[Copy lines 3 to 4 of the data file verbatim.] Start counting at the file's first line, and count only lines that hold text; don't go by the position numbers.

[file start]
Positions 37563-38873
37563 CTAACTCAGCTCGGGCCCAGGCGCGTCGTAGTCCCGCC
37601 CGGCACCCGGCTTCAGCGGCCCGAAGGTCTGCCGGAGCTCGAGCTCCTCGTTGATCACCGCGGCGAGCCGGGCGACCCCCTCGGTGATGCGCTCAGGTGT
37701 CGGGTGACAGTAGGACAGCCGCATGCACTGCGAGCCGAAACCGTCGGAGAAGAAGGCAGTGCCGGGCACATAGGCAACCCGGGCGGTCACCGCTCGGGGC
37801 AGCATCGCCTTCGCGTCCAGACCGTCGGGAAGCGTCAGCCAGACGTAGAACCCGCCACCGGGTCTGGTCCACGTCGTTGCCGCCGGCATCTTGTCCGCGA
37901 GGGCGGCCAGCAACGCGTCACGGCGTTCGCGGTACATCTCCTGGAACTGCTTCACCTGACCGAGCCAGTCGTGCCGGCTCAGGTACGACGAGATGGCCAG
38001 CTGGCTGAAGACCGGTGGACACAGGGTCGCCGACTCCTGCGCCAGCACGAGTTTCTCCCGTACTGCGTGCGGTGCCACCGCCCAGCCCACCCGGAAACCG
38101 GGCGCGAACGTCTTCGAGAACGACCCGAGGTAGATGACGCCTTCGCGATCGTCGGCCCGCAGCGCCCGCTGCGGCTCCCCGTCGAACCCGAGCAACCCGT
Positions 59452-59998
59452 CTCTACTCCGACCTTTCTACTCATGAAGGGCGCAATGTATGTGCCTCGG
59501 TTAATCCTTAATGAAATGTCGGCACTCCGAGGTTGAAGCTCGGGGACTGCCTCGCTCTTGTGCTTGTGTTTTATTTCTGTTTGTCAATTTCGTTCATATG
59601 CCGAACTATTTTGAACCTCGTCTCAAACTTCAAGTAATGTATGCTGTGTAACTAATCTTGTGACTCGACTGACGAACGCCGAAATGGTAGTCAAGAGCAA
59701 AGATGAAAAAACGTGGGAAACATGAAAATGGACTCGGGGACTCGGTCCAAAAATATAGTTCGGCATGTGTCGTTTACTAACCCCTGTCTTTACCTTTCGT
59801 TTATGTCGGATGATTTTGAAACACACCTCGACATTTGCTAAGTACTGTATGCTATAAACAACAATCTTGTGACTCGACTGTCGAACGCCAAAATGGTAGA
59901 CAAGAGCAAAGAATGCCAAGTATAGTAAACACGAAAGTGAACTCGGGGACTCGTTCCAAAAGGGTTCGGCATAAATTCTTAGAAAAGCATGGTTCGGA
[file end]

37601 CGGCACCCGGCTTCAGCGGCCCGAAGGTCTGCCGGAGCTCGAGCTCCTCGTTGATCACCGCGGCGAGCCGGGCGACCCCCTCGGTGATGCGCTCAGGTGT
37701 CGGGTGACAGTAGGACAGCCGCATGCACTGCGAGCCGAAACCGTCGGAGAAGAAGGCAGTGCCGGGCACATAGGCAACCCGGGCGGTCACCGCTCGGGGC